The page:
TROUBLED quango Creative Scotland today laid out a series of dramatic changes in a bid to head off an artistic rebellion - including overhauling its controversial funding schemes.
The board of the under-fire agency, which has faced growing criticism of its handling of the sector, pledged a return to long-term funding schemes for most arts organisations.
A statement issued days after the resignation of chief executive Andrew Dixon admitted that “many important relationships have deteriorated” in the two years since it was formed out of a merger of the Scottish Arts Council with Scottish Screen.
The organisation’s entire operational structural is set to be changed, new sounding boards for artists are to be created and there is to be more emphasis on the promotion of artists and cultural organisations, rather than Creative Scotland itself.
The statement - drawn up after two internal inquiries and a two-day board meeting - is a damning indictiment of the way Creative Scotland has been run.
It admits Creative Scotland’s “competence and delivery” had been affected by a failure to properly deploy expertise, while it claims successful initiatives have been “undermined by failures in other areas.”
Dozens of arts groups faced losing regular funding under a shake-up which triggered the current crisis earlier this year.
However the new proposals offer a potential lifeline as they spell an end to cash being earmarked for “strategic commissioning”, believed to account for around £3.5 million at present. Creative Scotland has also pledged to cut the number of different funding programmes due to previous “confusion.”
The statement by the board, led by former Standard Life chief executive Sir Sandy Crombie, adds: “There is clearly a need to create a culture and ethos where trust and mutual respect can thrive.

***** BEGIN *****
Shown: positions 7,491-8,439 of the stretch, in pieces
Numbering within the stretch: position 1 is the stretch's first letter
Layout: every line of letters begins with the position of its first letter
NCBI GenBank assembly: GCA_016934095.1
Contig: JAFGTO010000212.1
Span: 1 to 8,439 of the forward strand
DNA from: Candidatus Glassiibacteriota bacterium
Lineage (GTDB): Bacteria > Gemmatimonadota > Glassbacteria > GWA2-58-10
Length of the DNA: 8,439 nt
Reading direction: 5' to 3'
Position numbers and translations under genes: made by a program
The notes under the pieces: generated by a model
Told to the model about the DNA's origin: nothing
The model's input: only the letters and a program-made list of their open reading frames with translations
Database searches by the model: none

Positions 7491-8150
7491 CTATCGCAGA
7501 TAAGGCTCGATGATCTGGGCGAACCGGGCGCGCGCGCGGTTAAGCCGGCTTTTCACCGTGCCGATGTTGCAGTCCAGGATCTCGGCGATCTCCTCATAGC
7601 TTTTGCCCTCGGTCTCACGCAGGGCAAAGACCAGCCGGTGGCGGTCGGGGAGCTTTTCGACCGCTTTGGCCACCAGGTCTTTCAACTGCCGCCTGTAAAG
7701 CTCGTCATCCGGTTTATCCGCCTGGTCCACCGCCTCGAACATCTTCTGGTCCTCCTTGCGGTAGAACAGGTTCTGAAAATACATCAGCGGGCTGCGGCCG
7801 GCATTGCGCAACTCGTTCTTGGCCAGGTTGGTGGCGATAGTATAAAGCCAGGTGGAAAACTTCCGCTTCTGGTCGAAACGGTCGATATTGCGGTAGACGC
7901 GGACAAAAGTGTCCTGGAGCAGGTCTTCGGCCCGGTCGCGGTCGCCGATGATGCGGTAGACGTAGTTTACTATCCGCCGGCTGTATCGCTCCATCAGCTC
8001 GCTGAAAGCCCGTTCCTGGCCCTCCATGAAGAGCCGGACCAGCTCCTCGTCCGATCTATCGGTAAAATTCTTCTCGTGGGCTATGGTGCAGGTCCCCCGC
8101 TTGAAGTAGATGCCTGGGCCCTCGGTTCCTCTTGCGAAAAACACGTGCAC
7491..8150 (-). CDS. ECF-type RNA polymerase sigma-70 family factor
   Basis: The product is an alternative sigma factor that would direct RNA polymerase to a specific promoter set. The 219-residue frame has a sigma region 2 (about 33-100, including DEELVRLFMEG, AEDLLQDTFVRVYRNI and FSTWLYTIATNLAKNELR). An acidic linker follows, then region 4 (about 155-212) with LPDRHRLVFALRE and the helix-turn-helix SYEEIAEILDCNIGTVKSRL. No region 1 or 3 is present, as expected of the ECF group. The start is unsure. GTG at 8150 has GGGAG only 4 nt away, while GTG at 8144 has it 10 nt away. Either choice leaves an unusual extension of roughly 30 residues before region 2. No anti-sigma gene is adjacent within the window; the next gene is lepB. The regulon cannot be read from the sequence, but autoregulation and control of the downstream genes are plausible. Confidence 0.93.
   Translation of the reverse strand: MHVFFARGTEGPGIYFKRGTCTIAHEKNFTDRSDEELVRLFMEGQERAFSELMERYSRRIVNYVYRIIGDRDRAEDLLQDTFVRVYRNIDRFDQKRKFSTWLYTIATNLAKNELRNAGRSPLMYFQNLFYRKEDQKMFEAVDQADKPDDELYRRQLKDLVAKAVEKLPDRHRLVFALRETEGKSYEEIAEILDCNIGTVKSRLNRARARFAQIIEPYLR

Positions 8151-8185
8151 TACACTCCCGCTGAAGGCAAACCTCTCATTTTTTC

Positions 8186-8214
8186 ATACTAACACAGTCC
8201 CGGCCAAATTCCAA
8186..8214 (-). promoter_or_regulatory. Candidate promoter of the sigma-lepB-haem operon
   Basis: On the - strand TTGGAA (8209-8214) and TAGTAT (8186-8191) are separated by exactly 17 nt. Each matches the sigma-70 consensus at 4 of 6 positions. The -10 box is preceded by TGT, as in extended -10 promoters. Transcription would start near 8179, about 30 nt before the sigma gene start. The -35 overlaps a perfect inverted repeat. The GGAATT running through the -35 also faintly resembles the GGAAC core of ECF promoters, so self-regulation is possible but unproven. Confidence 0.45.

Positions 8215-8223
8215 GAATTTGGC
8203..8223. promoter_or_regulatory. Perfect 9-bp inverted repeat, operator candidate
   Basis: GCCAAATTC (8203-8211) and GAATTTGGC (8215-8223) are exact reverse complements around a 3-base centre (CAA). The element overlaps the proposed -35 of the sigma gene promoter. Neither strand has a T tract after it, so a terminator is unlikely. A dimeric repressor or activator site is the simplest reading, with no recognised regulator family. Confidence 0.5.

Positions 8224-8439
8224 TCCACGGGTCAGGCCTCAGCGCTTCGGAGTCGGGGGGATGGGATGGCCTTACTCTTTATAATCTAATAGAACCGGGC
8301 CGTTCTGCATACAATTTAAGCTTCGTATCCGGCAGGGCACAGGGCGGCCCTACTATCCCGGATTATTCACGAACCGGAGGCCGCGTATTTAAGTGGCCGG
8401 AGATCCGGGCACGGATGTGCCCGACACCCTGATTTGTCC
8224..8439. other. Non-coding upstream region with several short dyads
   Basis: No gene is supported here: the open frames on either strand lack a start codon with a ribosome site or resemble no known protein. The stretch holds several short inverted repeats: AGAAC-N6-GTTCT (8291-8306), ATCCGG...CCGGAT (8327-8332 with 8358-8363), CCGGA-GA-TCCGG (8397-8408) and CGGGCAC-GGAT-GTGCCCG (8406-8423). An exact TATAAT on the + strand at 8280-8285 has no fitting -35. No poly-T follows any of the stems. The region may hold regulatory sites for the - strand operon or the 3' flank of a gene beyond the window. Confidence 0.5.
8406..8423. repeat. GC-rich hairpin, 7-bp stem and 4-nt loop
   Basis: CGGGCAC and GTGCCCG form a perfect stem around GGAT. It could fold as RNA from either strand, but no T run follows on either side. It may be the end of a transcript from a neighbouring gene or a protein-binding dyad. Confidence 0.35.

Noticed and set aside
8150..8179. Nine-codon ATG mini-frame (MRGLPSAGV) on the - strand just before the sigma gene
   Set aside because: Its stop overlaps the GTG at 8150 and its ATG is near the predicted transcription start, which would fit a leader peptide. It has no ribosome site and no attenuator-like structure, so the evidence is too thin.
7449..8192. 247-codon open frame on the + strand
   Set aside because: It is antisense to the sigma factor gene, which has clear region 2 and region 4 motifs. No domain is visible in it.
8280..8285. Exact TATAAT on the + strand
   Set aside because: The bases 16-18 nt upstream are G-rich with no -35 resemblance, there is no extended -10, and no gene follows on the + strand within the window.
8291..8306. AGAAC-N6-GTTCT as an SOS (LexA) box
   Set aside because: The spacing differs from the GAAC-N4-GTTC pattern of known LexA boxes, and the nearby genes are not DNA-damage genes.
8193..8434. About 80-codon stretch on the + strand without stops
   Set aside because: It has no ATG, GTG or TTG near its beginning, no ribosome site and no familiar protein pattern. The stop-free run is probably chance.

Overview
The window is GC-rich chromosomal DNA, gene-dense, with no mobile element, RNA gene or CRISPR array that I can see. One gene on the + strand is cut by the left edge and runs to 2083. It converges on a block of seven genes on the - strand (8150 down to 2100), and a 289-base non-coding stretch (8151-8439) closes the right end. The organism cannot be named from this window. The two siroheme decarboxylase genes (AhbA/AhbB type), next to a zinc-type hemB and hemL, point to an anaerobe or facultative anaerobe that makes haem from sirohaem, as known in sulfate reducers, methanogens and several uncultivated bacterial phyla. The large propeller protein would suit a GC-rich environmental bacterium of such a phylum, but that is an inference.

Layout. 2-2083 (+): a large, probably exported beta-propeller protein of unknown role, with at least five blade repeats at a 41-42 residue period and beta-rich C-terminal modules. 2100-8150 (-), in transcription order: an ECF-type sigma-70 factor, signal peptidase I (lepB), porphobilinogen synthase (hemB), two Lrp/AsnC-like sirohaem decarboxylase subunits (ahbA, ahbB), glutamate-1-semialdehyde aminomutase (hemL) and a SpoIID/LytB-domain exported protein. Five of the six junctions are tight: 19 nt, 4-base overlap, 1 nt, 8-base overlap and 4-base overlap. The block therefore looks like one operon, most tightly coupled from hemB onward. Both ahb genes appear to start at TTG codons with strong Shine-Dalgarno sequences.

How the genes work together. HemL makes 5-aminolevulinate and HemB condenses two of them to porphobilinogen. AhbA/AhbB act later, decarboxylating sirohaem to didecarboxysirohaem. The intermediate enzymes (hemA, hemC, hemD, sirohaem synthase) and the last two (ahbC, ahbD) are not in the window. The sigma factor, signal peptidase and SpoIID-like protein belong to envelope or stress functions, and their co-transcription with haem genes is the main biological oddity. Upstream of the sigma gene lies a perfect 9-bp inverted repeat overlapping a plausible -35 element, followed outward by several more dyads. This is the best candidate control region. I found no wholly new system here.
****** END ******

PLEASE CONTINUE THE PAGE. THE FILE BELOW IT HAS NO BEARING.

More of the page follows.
“It is time that Creative Scotland stopped being the story. We think the best way to achieve this is to focus on making our core operation effective, and affording those we support due care and attention.
“These changes are the product of a period of painful but essential re-examination. We are individually and collectively signed up to restoring confidence in Creative Scotland’s work.
“We ask for time to be allowed to do this and to be judged on the results of the changes announced today.”
Culture secretary Fiona Hyslop said: “Creative Scotland is clearly determined to take prompt and decisive action to address the issues of concern to the sector as quickly as possible.
“The plans for extensive, ongoing external consultation will herald a new more collaborative direction, while the internal reforms on structure and processes should enable the organisation to make better use of staff skills and expertise in its dealings with the sector.
“I support Sir Sandy and the board in their desire to put Creative Scotland on a sound footing in its relations with artists and cultural organisations across Scotland.
“I would now urge artists to engage positively and constructively with the regular dialogue events that are to be set up - so that trust can be re-built and the organisation can focus on supporting the rich diversity and excellence of our arts and culture.”
The shake-up has been announced two months after the publication of a damning letter from 100 artists warning that the quanogo was “damaged at the heart” and had a “confusing and intrusive management style”.